Adenocarcinoma of the lung is one of the non-small cell carcinomas of the lung and is a malignant tumour with glandular differentiation or mucin production. This tumour exhibits various patterns and degrees of differentiation, including lepidic, acinar, papillary, micropapillary and solid with mucin formation 1.
It is now considered the most common histological subtype in terms of prevalence.
Early symptoms are fatigue with mild dyspnoea followed by chronic cough and haemoptysis at a later stage.
Classification of the tumour subtype is based on the estimate of the percentage of histologic patterns and the predominant subtype. The terminology of mixed subtype is to be avoided:
- lepidic predominant adenocarcinoma of lung (formerly non-mucinous bronchioloalveolar carcinoma (BAC) pattern, with >5 mm invasion)
- acinar predominant adenocarcinoma of lung
- papillary predominant adenocarcinoma of lung
- micropapillary predominant adenocarcinoma of lung
- solid predominant with mucin
Variants of invasive adenocarcinoma
- invasive mucinous adenocarcinoma (formerly mucinous BAC)
- fetal (low and high grade)
Sometimes it is impossible to radiographically distinguish between other histological lung cancer types.
A lung nodule is a rounded or irregular region of increased attenuation measuring less than 3 cm. The amount of attenuation can further classify the nodules as either ground glass, sub-solid or solid.1,2
Histologically, the ground-glass attenuation corresponds to a lepidic growth pattern and the solid component correspond to invasive patterns. Hence the preinvasive category of AIS, MIA, and the invasive subtype of LPA is often seen as ground glass nodule or sub-solid nodule with a predominant ground-glass component. On the other hand, the remaining invasive subtypes of adenocarcinoma is usually a solid nodule but may also subsolid and only occasionally seen as ground glass nodule 1,2.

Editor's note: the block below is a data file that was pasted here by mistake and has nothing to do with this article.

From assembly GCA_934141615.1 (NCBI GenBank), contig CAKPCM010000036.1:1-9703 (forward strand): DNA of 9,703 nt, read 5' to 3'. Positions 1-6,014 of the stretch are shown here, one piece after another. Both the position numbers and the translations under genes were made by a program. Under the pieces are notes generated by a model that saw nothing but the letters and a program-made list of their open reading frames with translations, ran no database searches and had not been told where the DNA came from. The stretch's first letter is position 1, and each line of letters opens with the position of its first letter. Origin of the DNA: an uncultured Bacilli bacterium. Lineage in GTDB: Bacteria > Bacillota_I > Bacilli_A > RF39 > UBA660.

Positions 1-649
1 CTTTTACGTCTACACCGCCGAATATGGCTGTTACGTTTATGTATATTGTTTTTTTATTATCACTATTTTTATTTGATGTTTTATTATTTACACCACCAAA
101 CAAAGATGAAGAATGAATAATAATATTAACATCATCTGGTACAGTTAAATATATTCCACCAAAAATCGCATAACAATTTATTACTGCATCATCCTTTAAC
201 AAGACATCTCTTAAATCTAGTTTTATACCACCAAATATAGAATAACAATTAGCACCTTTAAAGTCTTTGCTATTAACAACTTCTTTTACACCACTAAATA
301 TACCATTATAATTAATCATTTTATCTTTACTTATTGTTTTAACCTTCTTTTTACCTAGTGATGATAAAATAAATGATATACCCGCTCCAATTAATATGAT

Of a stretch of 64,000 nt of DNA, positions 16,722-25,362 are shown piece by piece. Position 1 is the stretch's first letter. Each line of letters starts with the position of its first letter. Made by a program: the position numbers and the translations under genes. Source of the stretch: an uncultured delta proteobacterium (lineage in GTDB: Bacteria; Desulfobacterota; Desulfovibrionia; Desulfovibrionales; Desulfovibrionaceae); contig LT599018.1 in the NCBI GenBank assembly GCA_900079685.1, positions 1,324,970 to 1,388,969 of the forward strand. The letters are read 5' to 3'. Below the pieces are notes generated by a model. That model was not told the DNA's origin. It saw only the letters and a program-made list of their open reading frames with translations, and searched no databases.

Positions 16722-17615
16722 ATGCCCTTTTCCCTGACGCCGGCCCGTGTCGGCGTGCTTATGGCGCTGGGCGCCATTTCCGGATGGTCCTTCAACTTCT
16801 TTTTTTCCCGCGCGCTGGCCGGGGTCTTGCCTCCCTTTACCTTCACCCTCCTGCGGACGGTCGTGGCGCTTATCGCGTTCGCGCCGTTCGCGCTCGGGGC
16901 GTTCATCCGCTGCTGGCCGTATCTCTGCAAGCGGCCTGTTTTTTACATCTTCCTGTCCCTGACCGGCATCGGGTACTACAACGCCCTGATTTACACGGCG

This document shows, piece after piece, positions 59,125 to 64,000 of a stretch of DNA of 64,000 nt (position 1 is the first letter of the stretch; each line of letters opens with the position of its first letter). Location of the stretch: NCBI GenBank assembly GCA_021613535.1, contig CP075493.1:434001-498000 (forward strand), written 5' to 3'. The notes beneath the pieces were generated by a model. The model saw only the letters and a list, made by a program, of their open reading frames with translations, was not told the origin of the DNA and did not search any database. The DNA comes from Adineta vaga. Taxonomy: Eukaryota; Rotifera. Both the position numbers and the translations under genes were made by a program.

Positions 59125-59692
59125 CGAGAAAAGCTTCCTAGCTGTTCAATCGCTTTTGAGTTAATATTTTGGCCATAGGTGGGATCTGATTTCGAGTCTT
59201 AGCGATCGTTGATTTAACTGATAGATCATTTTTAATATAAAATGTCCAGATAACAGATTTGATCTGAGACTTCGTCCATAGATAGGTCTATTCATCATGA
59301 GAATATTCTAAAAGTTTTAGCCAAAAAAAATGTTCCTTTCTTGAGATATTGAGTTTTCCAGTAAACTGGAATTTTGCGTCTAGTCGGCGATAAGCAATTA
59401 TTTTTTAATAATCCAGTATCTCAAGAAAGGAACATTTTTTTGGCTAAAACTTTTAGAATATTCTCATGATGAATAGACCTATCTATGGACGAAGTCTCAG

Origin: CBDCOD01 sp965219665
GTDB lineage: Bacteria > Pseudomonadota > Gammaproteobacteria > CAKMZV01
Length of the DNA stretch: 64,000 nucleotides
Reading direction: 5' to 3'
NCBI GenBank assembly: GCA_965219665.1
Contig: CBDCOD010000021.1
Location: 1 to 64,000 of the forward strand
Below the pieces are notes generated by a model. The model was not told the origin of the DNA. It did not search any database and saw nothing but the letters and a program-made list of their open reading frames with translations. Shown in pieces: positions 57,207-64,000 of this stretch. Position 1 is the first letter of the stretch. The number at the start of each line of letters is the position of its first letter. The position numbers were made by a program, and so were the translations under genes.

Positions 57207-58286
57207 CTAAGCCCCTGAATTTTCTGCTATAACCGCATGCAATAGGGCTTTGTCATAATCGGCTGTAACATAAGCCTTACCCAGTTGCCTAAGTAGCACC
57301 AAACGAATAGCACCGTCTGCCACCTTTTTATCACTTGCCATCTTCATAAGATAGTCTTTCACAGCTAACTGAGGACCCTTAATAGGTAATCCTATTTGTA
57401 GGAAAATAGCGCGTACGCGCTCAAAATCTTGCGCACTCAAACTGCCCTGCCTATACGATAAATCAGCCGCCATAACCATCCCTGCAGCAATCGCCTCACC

Invasive mucinous adenocarcinoma subtype (formerly mucinous BAC) can have a variable appearance ranging from consolidation, air bronchograms or seen as multifocal subsolid nodules or masses 2.
Treatment and prognosis
Recommendation for follow-up of solid nodules is as per Fleischner Society guidelines. Recommendation for ground glass or subsolid nodules has recently been proposed, please consult Naidich et article - Recommendations for the management of sub-solid pulmonary nodules detected at CT: a statement from the Fleischner Society 3.
lung cancer: overview
non small-cell lung cancer
- adenosquamous carcinoma
- large cell carcinoma
- primary sarcomatoid carcinoma of lung
- squamous cell carcinoma
- salivary gland type tumours
- pulmonary neuroendocrine tumours
- preinvasive lesions
- benign neoplasms
- pulmonary metastases
- lung cancer screening
- lung cancer staging
- non small-cell lung cancer
- 1. Travis WD, Brambilla E, Noguchi M et-al. International association for the study of lung cancer/american thoracic society/european respiratory society international multidisciplinary classification of lung adenocarcinoma. J Thorac Oncol. 2011;6 (2): 244-85. doi:10.1097/JTO.0b013e318206a221 - Pubmed citation
- 2. Austin JH, Garg K, Aberle D et-al. Radiologic implications of the 2011 classification of adenocarcinoma of the lung. Radiology. 2013;266 (1): 62-71. doi:10.1148/radiol.12120240 - Pubmed citation
- 3. Naidich DP, Bankier AA, Macmahon H et-al. Recommendations for the management of subsolid pulmonary nodules detected at CT: a statement from the Fleischner Society. Radiology. 2013;266 (1): 304-17. doi:10.1148/radiol.12120628 - Pubmed citation
- 4. Aoki T, Tomoda Y, Watanabe H et-al. Peripheral lung adenocarcinoma: correlation of thin-section CT findings with histologic prognostic factors and survival. Radiology. 2001;220 (3): 803-9. Radiology (full text) - doi:10.1148/radiol.2203001701 - Pubmed citation
- 5. Lee SM, Goo JM, Park CM et-al. A new classification of adenocarcinoma: what the radiologists need to know. Diagn Interv Radiol. 2012;18 (6): 519-26. doi:10.4261/1305-3825.DIR.5778-12.1 - Pubmed citation